Councillor banned after refusing to do breath test when police were called to his home
A councillor has been banned from driving after being found guilty of failing to provide a breath sample.
Coun Jeff Milburn, from Cleadon, had denied the charge, but was found guilty following a trial.
The councillor on South Tyneside Council was banned from driving for 18 months and given a 12-month community order at South Tyneside Magistrates’ Court.
However, his solicitor, Geoffery Forrester, told the court he will be appealing against the conviction and sentence.
Lorna Rimmel, prosecuting, said police were called to Coun Milburn’s home in Sunniside Lane, Cleadon, at 3.30pm on May 1 last year.
She said: “A witness has seen a Volvo parked at a strange angle, which appeared to have made contact with a wall.”
Ms Rimmel said the witness saw the defendant slumped in the diver’s seat and took the keys out of the ignition. Coun Milburn, who is 60 and represents the Cleadon and East Boldon ward, then went into his house.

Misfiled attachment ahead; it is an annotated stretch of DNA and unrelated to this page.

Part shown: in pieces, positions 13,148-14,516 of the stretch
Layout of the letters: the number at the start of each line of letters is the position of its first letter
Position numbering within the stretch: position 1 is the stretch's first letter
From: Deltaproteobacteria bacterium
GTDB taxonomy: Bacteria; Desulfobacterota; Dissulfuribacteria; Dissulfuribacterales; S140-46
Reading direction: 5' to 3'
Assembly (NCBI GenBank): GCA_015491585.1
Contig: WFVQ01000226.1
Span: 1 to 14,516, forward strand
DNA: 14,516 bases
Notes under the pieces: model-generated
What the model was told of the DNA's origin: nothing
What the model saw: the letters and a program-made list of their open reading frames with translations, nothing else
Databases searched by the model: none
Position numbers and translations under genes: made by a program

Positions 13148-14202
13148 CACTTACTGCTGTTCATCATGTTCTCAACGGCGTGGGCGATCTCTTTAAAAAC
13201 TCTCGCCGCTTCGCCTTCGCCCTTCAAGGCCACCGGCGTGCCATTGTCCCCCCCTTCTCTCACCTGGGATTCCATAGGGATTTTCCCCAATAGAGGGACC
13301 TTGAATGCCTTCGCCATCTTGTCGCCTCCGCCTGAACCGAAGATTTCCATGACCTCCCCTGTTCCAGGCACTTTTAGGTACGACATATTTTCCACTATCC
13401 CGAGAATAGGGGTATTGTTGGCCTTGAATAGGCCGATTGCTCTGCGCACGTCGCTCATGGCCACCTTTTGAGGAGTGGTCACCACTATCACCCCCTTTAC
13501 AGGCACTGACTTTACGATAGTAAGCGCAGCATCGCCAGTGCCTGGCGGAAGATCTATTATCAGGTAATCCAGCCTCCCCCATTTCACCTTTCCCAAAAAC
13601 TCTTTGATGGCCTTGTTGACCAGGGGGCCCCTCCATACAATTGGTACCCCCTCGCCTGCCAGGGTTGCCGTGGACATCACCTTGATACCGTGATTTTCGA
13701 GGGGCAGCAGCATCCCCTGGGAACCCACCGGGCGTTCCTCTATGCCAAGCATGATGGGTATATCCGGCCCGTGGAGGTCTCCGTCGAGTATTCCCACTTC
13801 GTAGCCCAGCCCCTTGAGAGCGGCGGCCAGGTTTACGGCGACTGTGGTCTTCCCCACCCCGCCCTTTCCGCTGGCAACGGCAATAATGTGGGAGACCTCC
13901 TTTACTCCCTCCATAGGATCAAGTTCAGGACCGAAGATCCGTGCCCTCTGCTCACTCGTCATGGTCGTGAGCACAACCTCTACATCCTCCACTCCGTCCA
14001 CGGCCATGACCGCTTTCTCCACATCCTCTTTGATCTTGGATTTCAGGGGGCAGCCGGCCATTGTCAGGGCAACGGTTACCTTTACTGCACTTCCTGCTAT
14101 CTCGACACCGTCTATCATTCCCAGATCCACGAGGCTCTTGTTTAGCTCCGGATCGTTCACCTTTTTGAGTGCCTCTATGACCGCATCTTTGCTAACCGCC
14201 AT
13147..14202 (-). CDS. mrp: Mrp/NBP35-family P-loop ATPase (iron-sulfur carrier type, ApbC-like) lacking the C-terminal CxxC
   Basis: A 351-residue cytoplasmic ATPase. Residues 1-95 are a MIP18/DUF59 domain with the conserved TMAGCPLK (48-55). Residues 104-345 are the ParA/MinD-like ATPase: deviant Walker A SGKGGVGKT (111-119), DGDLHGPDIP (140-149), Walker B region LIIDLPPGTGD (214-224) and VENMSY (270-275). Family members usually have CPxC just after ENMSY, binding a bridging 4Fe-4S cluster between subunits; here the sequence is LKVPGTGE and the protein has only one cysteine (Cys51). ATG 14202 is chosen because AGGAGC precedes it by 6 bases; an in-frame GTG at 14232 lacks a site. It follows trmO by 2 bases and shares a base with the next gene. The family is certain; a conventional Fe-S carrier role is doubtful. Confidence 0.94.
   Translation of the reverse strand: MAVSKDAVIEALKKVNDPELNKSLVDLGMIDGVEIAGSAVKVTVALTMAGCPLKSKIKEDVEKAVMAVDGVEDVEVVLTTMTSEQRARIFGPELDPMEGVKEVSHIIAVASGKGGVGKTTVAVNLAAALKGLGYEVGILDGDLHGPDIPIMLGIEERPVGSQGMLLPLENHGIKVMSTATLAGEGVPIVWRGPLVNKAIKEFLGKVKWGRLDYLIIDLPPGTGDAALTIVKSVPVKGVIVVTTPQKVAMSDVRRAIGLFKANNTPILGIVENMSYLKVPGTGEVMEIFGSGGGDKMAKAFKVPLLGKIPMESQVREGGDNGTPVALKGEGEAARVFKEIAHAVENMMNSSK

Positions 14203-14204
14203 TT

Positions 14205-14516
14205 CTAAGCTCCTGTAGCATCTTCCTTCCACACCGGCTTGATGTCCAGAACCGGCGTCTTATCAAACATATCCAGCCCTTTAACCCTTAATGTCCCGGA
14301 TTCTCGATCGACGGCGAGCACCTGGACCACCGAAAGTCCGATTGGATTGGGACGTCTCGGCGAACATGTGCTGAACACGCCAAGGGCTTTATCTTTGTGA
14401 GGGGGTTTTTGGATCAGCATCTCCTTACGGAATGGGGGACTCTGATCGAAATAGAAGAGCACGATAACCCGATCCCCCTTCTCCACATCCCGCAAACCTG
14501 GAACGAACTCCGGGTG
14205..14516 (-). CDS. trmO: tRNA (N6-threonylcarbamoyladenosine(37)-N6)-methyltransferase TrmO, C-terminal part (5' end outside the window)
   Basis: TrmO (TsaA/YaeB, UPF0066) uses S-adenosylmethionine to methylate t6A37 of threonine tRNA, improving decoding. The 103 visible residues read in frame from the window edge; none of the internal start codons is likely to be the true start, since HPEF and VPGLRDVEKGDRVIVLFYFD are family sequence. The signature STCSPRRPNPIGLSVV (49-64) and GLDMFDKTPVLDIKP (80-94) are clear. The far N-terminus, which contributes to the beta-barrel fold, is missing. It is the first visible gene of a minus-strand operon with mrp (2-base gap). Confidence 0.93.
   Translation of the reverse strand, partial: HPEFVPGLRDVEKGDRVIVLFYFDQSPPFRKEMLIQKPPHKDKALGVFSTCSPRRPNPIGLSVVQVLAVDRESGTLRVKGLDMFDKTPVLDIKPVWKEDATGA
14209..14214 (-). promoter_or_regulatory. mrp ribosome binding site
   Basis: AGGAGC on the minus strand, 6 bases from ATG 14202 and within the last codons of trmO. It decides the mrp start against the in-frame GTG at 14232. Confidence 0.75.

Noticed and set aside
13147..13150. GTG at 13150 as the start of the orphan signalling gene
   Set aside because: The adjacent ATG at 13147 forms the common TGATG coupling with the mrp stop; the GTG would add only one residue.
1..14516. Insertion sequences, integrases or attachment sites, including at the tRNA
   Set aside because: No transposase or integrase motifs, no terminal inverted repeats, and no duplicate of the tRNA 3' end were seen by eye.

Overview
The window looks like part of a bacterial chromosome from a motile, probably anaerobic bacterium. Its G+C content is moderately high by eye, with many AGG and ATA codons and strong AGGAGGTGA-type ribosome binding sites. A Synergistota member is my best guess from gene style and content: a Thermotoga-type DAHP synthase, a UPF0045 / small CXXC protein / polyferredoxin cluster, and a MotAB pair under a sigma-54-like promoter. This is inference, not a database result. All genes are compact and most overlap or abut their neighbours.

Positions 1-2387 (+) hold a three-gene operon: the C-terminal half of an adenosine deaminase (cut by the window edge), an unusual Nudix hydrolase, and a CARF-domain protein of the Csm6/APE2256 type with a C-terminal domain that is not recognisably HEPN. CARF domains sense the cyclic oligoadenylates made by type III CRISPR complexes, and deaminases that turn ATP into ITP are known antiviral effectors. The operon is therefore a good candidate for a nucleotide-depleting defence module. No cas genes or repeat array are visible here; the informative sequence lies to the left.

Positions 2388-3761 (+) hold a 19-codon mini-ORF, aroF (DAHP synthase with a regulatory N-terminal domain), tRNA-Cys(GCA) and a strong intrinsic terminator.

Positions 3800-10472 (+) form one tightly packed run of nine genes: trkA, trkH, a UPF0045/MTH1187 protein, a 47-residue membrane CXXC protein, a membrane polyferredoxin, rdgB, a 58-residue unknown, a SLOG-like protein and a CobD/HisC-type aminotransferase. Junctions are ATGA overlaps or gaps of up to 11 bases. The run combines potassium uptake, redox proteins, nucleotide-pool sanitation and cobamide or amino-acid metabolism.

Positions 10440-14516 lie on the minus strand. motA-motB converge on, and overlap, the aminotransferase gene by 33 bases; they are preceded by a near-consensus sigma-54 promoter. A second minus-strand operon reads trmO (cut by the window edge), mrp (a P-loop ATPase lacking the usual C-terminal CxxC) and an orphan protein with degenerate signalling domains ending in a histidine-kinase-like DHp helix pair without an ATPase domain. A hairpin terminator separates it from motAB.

She said when the police arrived the defendant’s son answered the door and said his father was upstairs.
Ms Rimmel said: “The defendant refused to come downstairs.”
She said officers went upstairs and asked him to provide a specimen of breath.
The prosecutor said: “He said ‘no I am not going to do it’ and when asked why he said ‘It’s my land’.”
Coun Milburn was arrested and taken to Southwick police station where he was asked to do another breath test.
She said: “He refused to do so and was sick during the procedure. Police seem to think he had done it on purpose.”
Mr Forrester said there was credible medical evidence that Coun Milburn has a stomach condition which meant he was unable to do the breath test procedure.
“He was unable to provide a breath specimen because he was physically unable to do so.”
He said his client asked police to let him provide a blood sample instead, but that didn’t happen.
As well as the community order, with 60 hours of unpaid work, and the driving ban, Coun Milburn was ordered to pay £620 costs and a £90 surcharge.